Avalon Ventures Ltd. is continuing work on its Thor Lake rare metals project, 100 kilometres southeast of Yellowknife. Work to date includes 8,724 metres of diamond drilling in 45 holes and the collection of a 1,600-kilogram bulk sample. Results have been encouraging and the company is working to release a prefeasibility study in 2009.
In April 2008, Viking Gold Exploration Inc. completed the winter drill program at its Morris Lake gold project, 70 kilometres north of Yellowknife. The 12-hole, 2,690-metre program sought data for a three-dimensional view of the mineralized zone. Ten of the 12 holes intersected a mineralized zone. Geochemical lake sediment and untested geophysical anomalies have been identified and a significant mineralization zone has been confirmed. No status report is available on a planned summer program.
Base metals: Canadian Zinc Corporation’s Prairie Creek project in the Mackenzie Mountains includes a partially developed underground mine with a 1,000 tonne-per-day mill. Preliminarily budgeted at $7.5 million, planned programs include ongoing permitting, further engineering and rehabilitation of the access road and ongoing exploration. In 2007, NI 43-101-compliant estimates were measured and indicated resources of 5.8 million tonnes grading over 20% Pb and Zn combined. A prefeasibility study reflecting updated resources is to be completed in 2008.
Canadian Zinc, issued a five-year Class B water licence in March 2008, applied for the operation of the Prairie Creek mine in May. The application was referred to environmental assessment in August. The Mackenzie Valley Environmental Impact Review Board (MVEIRB) is currently working on a report of the scope of the development and the assessment.
In 2007, Fortune Minerals Limited released a bankable feasibility study for its NICO cobalt-gold-bismuth project, 160 kilometres northwest of Yellowknife. Proven and probable reserves were 21.8 million tonnes. In July 2008, Fortune selected a contractor to dismantle buildings, salvage equipment and demolish surplus facilities at the Golden Giant mine, for relocation to NICO. The company has submitted land use and water license applications to the Wek’ èezhi’ Land and Water Board and is targeting 2011 to begin producing cobalt cathode, gold doré and bismuth over a 15-year mine life using both open pit and underground mining and hydrometallurgical processes.
Selwyn Resources Ltd. continued work on the Howard’s Pass property, stretching 37 kilometres along the Yukon-NWT border. An updated NI 43-101-compliant estimate pegs the mineral resource at 154.35 million tonnes and the mineral reserve at 18.19 billion pounds of zinc and 6.31 billion pounds of lead. The company received a Type A land use permit and water licence to reclaim and operate an existing road linking Howard’s Pass to the CanTung mine. A planned drill program will help formulate an underground development strategy for proposed test mining and focus on the identification of additional high-grade mineralization along the corridor between the XY Central and Anniv Central deposits.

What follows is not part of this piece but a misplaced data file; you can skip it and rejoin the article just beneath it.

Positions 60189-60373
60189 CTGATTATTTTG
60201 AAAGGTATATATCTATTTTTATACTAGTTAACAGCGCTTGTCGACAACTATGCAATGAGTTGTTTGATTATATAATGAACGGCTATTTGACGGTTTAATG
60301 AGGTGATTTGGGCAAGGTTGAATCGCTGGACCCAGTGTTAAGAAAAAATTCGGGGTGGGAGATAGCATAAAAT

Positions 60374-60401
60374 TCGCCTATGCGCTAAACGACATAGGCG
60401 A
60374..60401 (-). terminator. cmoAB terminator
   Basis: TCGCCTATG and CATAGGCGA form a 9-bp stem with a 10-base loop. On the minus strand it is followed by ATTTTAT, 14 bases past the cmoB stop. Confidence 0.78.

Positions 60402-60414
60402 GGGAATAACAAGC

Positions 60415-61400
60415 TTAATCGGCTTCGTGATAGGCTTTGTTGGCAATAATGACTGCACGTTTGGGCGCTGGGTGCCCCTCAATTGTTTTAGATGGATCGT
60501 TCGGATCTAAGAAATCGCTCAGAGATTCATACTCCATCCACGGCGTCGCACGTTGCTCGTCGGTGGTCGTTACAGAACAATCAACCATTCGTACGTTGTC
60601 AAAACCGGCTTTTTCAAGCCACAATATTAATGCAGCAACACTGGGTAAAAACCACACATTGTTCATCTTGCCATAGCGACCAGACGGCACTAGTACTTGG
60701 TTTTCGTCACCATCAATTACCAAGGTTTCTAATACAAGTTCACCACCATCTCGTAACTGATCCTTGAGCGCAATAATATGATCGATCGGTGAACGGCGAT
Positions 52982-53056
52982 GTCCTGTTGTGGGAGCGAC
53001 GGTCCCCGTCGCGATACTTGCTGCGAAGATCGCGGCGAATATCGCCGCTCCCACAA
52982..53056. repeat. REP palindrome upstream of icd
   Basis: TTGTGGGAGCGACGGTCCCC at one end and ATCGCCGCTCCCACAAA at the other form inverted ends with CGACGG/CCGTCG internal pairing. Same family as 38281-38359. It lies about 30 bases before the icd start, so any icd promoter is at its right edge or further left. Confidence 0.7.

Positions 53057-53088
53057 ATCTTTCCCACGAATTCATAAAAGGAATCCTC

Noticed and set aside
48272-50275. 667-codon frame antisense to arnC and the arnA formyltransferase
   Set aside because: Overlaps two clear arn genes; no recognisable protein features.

Work continues on Tamerlane Ventures Incorporated’s Pine Point property, 42 kilometres east of Hay River. A Type A land use permit, issued in July 2008, allowed the commencement of initial construction, which is to include grading and levelling, drilling and installing freeze holes, installation of a freeze plant, shaft-sinking and related shaft infrastructure and surface buildings. In September, the company released its bankable feasibility study and updated NI 43-101-compliant proven and probable reserves of 7.8 million tonnes (6.16% Zn, 3.01% Pb), and measured and indicated resources of 8.0 million tonnes (2.26% Zn, 1.13% Pb).
Uranium: Alberta Star’s Contact Lake/Eldorado permits on the eastern shore of Great Bear Lake cover over 117,898 acres. In September, the company completed its 2008 program, the results from which are pending. Two amended five-year Class A land use permits for long-term diamond drilling at both Eldorado and Contact Lake have been granted. Despite a moratorium on uranium exploration on Deline lands, the company has been allowed to proceed with permitting and surface exploration at Eldorado South.
On July 20, 2007, Bayswater Uranium Corp., with interests in over 4.5 million acres in the Thelon Basin, submitted land use permit applications for exploration on the EL Lake and Crab Lake properties. The proposed exploration programs were referred for environmental assessment. MVEIRB’s September 11, 2008 report identifies significant impacts from both projects and recommends the rejection of the EL Lake project. The Crab Lake project could proceed if specific measures were taken to prevent adverse impacts. However, the board has recommended that the project be rejected by the responsible minister. A decision is pending.
At the Boomerang North Uranium project in the southwest Thelon Basin, Uravan Minerals Inc. and Cameco Corporation completed a 600 square-kilometre multi-faceted sampling program, collecting 2,500 samples each of surface soil and vegetation. In 2007, Cameco budgeted $4.0 million on the property. In May 2007, Uravan applied to amend existing land use permits for exploration on the Boomerang Lake North and South properties, proposing a one-year, 30-hole drill program on each property. However, in September 2008, MVEIRB recommended the rejection of both projects by the responsible ministers. While a decision is pending, Uravan is prohibited from carrying out diamond drill programs on its property.